What I understood is what truly motivates me in life, what my fears are and how to overcome them. Only then can you understand how you can improve your interactions with others which in turn has a knock on effect on friendship, social life, and relationships pretty much of all sorts, romantic or not,  and  in my case as a business leader, my interaction with those around me at work which is crucial to any my business success.


You become a more balanced person, less self-absorbed, less insecure, more in tune with those around you; you get to appreciate chemistry – again in all types of relationships – and learn to avoid those who will drain your energy (not because they are bad people but because, now that you understand yourself better, you know you’re incompatible) and spend more time to those with whom you find you recharge each others’ batteries. You cut out inefficiency in your life which leaves you feeling a bit lost, lonely, downbeat and frustrated.


One of the best take-aways I got from my coach puts the above more eloquently I think. He said to me: “we all a Smart Person inside us and a Kind Person (to some extent or other and in varying degrees between us of course). The important thing  to realise that the two are constantly in battle.  So when we don’t understand a situation, or are fearful of it,  we may gravitate toward being kinder but at the expense of doing the smart thing”.


Feeling sorry for someone (don’t confuse sympathy with empathy here) is often a good example. If someone you care for keeps doing the wrong thing then gets in tears, because you cart for them our natural reaction is to say “Aww you poor thing “and give them a hug  or a pat on the back. Guess what. You’ve just increased the chances of them doing it again.  Kindness got one over Smarts in that battle in that instance. The Smart thing to do is in fact to shock them: scream at them and say you look and sound pathetic. “You keep doing this then come crying,. Get a grip and snap out of it.”


Or in more layman terms: sometimes you need to be cruel to be kind.


  1. Meditation


I  never really believed in meditation but I have to confess I’m a converter. Again, the term is probably carrying negative connotation, and images of a  monk stuck in absolute silence for hours on end in a funny and uncomfortable posture.


Meditation is nothing other than emptying your thoughts – as much as possible – from a mind that’s constantly bombarded with information all day, something accentuated with today’s social media ridden world we live in. And we do that by trying to not think at all, and train the mind to push away thoughts when they  get in our brain by focusing back on fundamentals like our breathing. The idea is the everything else in life comes and goes: breathing stays with us from start to end in our life.


What worked for me is doing some basics with a meditation coach, then using an app like Headspace.What I’ve found is that frequency is more important than length. Even if you do it for 5 mins every day when you wake up (normally what I do) or whenever, but do it consistently, you will find that your mind empties itself from all the clutter. You become calmer and more focussed. More content. Less anxious and agitated.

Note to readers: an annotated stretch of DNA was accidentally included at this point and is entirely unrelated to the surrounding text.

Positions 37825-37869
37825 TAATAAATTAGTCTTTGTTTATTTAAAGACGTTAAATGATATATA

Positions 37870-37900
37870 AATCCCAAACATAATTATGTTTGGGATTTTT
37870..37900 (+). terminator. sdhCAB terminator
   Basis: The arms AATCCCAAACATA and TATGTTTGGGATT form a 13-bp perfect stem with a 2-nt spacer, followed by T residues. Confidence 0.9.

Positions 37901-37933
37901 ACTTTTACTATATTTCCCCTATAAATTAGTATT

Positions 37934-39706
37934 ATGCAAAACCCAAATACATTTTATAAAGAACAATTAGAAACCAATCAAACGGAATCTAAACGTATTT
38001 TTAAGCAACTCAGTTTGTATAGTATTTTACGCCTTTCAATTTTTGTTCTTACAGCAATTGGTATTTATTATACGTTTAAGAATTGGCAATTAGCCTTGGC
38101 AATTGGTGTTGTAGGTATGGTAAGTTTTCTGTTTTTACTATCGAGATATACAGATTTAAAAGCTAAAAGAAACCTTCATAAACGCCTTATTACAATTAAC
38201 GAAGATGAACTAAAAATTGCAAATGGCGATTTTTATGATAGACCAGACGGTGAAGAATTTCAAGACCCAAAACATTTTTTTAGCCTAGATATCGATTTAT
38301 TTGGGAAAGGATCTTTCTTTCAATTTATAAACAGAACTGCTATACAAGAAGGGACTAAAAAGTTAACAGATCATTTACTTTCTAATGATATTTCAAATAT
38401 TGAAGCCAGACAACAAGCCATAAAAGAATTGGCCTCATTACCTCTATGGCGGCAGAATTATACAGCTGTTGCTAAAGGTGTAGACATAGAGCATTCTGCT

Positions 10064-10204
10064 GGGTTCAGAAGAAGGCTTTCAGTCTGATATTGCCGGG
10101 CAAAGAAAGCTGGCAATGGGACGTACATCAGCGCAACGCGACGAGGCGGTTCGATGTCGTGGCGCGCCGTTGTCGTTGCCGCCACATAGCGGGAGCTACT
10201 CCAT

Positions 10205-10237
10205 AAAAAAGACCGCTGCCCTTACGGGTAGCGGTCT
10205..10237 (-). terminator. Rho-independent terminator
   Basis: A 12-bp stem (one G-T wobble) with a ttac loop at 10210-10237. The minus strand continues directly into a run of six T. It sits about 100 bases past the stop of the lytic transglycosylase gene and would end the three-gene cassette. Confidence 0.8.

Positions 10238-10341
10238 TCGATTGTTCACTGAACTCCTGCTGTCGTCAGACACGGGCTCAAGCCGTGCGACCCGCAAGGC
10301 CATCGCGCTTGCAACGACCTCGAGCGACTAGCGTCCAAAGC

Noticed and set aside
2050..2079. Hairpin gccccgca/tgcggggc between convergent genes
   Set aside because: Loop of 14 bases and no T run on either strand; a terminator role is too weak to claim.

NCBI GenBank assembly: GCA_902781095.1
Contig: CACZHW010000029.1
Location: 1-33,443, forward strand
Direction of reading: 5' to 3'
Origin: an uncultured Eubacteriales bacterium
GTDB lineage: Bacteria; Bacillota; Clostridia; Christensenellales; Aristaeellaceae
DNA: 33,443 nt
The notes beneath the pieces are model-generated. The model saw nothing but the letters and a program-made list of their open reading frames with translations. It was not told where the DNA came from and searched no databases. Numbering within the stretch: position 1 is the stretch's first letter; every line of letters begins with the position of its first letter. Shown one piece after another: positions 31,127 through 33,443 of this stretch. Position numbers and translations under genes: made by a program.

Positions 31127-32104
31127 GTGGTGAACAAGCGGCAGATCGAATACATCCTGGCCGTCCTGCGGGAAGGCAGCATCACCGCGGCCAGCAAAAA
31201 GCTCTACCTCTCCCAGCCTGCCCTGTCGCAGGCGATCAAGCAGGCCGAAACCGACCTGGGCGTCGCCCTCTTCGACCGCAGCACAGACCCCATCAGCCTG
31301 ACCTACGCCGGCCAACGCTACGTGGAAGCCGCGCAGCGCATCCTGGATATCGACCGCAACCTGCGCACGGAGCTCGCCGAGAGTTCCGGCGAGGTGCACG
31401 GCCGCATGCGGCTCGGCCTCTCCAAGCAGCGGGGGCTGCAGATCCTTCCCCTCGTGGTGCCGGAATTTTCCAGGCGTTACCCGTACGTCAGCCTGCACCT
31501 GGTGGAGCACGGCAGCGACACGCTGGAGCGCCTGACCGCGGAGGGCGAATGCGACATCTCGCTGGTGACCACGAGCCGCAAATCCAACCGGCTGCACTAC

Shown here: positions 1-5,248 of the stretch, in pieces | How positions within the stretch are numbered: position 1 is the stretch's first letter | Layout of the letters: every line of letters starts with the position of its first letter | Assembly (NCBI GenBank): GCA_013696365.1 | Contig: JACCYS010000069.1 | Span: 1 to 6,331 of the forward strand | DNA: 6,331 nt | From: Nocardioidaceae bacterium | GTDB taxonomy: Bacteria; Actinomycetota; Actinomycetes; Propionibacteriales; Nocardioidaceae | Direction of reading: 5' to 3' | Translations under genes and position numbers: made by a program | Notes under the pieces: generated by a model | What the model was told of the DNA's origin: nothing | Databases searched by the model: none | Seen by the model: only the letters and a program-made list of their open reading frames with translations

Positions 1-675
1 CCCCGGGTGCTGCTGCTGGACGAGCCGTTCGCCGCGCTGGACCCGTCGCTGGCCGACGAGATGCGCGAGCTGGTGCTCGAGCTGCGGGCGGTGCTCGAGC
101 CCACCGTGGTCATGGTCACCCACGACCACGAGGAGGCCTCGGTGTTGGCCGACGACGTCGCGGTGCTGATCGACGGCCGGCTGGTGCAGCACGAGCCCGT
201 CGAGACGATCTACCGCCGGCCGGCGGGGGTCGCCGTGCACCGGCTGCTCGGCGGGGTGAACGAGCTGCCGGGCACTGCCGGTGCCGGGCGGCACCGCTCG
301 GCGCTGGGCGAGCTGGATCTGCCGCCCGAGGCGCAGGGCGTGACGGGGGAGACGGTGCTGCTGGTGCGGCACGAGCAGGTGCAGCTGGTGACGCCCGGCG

The other  important effect of meditation I’ve found is that you become more intuitive and less cerebral in your thinking. In other words, once the thoughts clutter is gone it’s easier to  follow your intuition, otherwise known as your instincts.  This is important in personal and professional life alike. Hugely so.


Why so?


We forget or perhaps disregard that Intuition is in essence condensed logic, lots of it, accumulated over our lives or even before, stored in our limbic brain at the back of our mind, literally (and hence the origin of the expression). Which is why we know fear as kids before we are logical enough to compute logically that a situation should be fearful.


Equally when an instinct tells you to avoid someone on the street (hence street smart) that’s not a logical computation at that moment. It’s still logical though, entrenched in  the back of our brain from past experiences – that tells you instantly to stay away. Hence  the term ‘street smart’  vs book smart. If you spent all your life in a library reading books you may well lack that experience to trigger that instinctive thought. Result: you get mugged.


Instinct is also how animals who don’t have a developed cerebral brain like humans can (as dogs do)  get a negative vibe about someone and start barking. Hence the term ‘animal instinct’


In short our limbic brain is  more mature and wiser than  our newer developed prefrontal and new-cortex (hence ‘neo’, Greek word for new) which is responsible for sequential computation of thought otherwise known as analytical thinking or logic. When we think instinctively we short circuit the  neo-cortex and go straight to this hub of accumulated condensed knowledge.


Which is why as we get more experience at doing something we stop thinking analytically and start thinking intuitively. We get into a natural ‘flow’ as often called where the activity becomes natural to us.


Granted some people are genetically more intuitive than others but I’ve found that meditation helped me become more instinctive buy removing a lot of the clutter and noise that gets in the way.

Reflections on 2016

2016 for me was, if I had to pick one word to describe it, a year of ‘regrouping’.